The property will contain a structure in addition to the land.   The structure can be either a free standing commercial building, or affixed to part of a larger structure.  A strip shopping center is an example.   Other acceptable collateral types are apartment buildings, gas stations, convenience stores, office buildings, restaurants, and industrial plants.   Whether the structure is included in the transaction is at the discretion of the lender.   If the value of the structure is minimal, the lender may decide not to include it in the transaction.

Property values continue to increase in US markets.    For many market locations, values have not recovered as dramatically but this form of financing is still viable for many borrowers.

If the potential borrower in a leaseback real estate has significant equity, the strong equity position insulates them from market fluctuations.   This increases the prospects for approval for a significantly higher funding amount.   Our representatives will discuss the details of your scenario with you.    You will understand and proceed on the most viable and best form of financing based on your situation.

Why this Transaction?

This form of financing can be especially effective for businesses in need of significant funding amounts, without as many of the extensive requirements of traditional financing.    Businesses in need of working capital will obtain a greater result by using their Real Estate for their business rather than simply owning it and terms will be significantly shorter than acquisition financing.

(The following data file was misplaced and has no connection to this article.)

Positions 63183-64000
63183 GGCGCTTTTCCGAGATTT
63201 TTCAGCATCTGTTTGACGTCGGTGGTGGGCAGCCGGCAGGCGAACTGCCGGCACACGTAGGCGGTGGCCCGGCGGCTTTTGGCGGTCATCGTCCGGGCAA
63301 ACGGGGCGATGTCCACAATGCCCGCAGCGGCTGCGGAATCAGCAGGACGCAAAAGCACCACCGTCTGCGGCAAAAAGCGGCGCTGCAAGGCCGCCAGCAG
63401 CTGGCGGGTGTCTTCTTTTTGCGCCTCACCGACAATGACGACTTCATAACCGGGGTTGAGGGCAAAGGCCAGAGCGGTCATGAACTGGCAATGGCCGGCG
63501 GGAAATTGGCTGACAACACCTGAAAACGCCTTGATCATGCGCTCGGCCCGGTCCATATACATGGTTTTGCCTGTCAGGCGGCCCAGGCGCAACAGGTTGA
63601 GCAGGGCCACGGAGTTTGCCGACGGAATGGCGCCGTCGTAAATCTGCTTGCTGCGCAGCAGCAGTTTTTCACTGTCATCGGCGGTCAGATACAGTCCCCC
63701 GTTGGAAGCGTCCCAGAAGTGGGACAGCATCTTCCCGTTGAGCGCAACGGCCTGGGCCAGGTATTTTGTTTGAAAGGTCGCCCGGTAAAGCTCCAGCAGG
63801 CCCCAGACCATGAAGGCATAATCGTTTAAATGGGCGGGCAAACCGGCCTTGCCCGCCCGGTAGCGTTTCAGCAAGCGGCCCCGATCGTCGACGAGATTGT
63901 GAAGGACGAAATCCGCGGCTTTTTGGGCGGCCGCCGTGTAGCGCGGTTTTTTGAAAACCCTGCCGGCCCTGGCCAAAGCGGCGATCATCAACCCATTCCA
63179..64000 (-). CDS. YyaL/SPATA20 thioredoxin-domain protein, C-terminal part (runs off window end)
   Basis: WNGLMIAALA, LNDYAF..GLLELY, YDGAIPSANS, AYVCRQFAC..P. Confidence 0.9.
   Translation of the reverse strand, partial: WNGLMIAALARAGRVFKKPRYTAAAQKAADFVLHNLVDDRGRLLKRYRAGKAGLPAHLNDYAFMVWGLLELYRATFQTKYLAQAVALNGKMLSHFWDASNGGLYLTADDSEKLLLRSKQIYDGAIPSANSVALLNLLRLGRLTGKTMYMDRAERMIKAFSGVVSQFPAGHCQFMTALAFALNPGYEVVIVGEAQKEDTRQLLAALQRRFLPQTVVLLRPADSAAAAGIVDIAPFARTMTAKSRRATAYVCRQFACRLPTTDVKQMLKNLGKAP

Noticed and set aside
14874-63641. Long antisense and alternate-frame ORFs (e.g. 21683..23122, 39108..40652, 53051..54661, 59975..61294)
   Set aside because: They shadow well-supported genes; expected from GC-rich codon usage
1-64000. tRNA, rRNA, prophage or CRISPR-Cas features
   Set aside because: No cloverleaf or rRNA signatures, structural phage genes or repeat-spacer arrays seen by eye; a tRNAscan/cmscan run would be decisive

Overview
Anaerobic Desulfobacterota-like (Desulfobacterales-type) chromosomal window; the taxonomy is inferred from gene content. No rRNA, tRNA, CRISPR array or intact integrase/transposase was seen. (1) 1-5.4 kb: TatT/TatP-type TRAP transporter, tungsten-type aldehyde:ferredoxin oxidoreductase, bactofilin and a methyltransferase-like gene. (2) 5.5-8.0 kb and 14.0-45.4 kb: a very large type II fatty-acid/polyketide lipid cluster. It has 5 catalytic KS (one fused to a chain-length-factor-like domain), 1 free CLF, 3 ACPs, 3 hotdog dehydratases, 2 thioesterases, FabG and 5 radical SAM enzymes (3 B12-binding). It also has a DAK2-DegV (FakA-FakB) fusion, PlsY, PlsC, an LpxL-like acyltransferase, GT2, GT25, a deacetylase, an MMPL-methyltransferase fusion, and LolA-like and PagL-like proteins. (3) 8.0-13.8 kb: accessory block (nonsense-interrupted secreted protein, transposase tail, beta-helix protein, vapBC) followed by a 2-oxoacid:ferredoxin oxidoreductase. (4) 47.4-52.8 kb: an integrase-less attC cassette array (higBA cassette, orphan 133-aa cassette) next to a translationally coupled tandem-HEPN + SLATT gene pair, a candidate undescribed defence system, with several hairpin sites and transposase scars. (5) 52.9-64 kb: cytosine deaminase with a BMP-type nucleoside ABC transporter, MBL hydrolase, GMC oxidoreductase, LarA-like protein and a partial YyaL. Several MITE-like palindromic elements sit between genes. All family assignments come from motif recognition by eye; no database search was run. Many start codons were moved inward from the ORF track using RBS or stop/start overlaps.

Terms are usually 5 – 10 years.    This will allow the Seller to fully re-acquire ownership.   At that point, they can retain full equity, or consider another round for additional working capital for their business.

Our experienced industry professionals, knowledgeable in both Real Estate and Equipment Leasebacks will quickly guide you through the process.   

Leasebacks involving equipment or vehicles bring in revenue into the business.   However, using real estate will bring in the most capital into the business by far.  The borrower can expect an environmental survey to be required.    The cost of the survey will normally be $500 to $1,000.

The leaseback real estate option

This financing can bring in millions of dollars versus an equipment only transaction.  Equipment is less desirable and brings in much lower offers.  Corporations that have over $10,000,000 in sales per year or higher should first review their asset holdings to determine which financing type would be better suited for their needs.

Conclusion

Use Real Property as security to get a real approval and the most money for your business.

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Asset Based Loan

computer equipment

A computer equipment loan, is a way for businesses to get working assets by using their computer equipment as security.

Computer equipment is the type of collateral which depreciates the fastest.   Whether the collateral will have much value, or any, will depend primarily on how old the equipment is.  The equipment typically must be less than 90 days old and have significant value.   In most cases full financial information must be submitted. The last 2 years business tax returns, interim financial statement will be required.

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When it comes to computer electronic equipment, especially desktop computers, laptops, and software, after 1-2 years, the value will have dropped dramatically.   Values will drop possibly as much as 50% – 75% in that time and the amount of working capital that can be obtained in a loan against computer equipment, or computer equipment leaseback, will be substantially reduced.

If the lender were to repossess the collateral, employ an outside vendor to re-market the equipment, they will only get 10 – 20 cents on the dollar.  This results in making the repossession of the collateral possibly not worthwhile to the lender and may lenders will not repossess the collateral.